As the world of photography and image making is proliferating, so is the behavior of seeing-and-repeating. In recognizing and bringing awareness to this, continually look to create work that is more personal, more expressive, and more communicative. Pass on the obvious photographs and delve deeper. Ask continually: What am I feeling? What am I wanting to communicate? What do I want to express? It has been very exciting working with workshop students in regards to this, and bringing it to the forefront of our attention. Activating the right-brain and bringing balance to the overactive thinking-mind. It is important to remember – artwork is feeling based, and it resonates (or not) with people on a feeling level. The more you can approach the work from a personal feeling based place, the more likely you are to communicate that. The more you are able to communicate that, the more compelling your photography is bound to be.
I look forward to delving even deeper into this with workshop participants in a La Jolla photo workshop I have just announced for August!
For the past 6 months or more, I have been putting myself out there quite a lot and working with people individually in personalized photography workshops here at my home base of Maui. I’ve gotta say, after years of dealing primarily with people in relation to selling artwork, I am really enjoying working with earlier-on-the-path photographers and passing on my knowledge, thoughts, perspectives and skills. I never really pre-visualized myself as a “teacher”, but I’m diggin’ it! So much so, that I am taking my act on the road. I am excited to announce a 3-day intensive workshop for the passionate photographer in my ol’ stomping grounds of La Jolla California. I spent 4 years there shooting essentially a three mile stretch of coast, which resulted in a big turn of direction in my work, leading to more personal and expressive images – many of which became award winners. Anyways, I am stoked! I can’t wait to head back there, after over 3 years of being away, and working with a small group of 4-6 people and passing on some important skills and perspectives. If you are interested, or if you know someone who may be, you can check out the details HERE.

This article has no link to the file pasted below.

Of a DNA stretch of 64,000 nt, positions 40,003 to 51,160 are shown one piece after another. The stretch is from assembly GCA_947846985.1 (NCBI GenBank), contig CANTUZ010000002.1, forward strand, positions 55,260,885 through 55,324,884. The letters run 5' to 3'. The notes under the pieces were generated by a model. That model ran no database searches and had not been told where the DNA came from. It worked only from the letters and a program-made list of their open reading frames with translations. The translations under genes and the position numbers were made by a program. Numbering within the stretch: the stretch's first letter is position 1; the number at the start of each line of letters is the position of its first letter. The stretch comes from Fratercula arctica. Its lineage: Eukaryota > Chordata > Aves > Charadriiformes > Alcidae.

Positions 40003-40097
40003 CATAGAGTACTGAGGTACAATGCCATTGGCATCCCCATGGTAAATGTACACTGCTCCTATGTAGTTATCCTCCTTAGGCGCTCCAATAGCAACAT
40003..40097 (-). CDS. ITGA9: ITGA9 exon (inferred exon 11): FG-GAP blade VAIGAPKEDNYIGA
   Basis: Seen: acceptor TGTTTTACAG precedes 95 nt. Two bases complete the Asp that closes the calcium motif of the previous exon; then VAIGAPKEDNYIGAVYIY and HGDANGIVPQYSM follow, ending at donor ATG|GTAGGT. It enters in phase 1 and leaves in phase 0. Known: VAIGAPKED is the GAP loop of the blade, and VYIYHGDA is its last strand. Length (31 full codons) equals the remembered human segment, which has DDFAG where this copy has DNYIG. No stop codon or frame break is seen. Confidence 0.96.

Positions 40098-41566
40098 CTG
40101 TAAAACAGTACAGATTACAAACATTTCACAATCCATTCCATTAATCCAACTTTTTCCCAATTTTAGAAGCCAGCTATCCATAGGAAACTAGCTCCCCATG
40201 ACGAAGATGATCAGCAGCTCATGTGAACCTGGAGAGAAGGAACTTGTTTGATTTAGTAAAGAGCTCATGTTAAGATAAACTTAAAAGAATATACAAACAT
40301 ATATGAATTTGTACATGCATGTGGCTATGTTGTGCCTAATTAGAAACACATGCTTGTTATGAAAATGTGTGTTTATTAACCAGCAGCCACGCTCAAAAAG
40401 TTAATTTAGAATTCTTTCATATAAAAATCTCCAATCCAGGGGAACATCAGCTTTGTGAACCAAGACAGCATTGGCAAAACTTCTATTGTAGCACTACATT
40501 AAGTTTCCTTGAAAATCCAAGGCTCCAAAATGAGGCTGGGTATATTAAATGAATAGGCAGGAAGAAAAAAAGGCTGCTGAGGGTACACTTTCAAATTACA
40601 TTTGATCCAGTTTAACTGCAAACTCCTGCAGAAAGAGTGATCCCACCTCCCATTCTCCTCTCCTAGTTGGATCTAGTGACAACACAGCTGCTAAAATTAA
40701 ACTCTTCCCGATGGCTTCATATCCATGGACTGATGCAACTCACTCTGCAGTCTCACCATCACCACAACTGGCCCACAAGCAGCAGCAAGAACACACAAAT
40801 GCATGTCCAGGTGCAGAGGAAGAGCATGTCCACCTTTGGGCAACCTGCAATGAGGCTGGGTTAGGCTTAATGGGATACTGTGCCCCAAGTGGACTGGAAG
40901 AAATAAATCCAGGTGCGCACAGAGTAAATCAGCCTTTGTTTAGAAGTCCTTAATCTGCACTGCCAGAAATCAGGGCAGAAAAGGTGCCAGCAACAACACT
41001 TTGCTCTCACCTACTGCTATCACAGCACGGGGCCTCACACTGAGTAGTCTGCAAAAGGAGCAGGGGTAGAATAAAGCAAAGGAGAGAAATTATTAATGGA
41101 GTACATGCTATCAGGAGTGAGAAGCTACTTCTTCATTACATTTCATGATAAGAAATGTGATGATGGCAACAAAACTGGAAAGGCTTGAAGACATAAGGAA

It has been on my wishlist for quite a long time to view and photograph the lava flowing into the ocean on Hawaii’s Big Island, but for the past few years, the flow has not really been doing much. A couple of months ago, it finally broke through and is now providing surface activity and ocean entry where visitors can get close and witness this amazing spectacle. From the National Park side, it is a 6-8 mile hike each way across lava fields, which pretty much rules that option out. From the Kalapana side, it is approximately 2 miles hike each way, but this side is private property and there is a certain amount of state and landowner control, preventing people from simply walking in on their own to view the lava. So what is one to do? Here on Maui, I heard through the “coconut wireless” about a travel company called Poke-A-Stick Tours, that took people out to the lava. I called and spoke with Cheryl, owner/guide/host extraordinaire, and planned a couple of days with her afternoon sunset hikes out to the lava flow.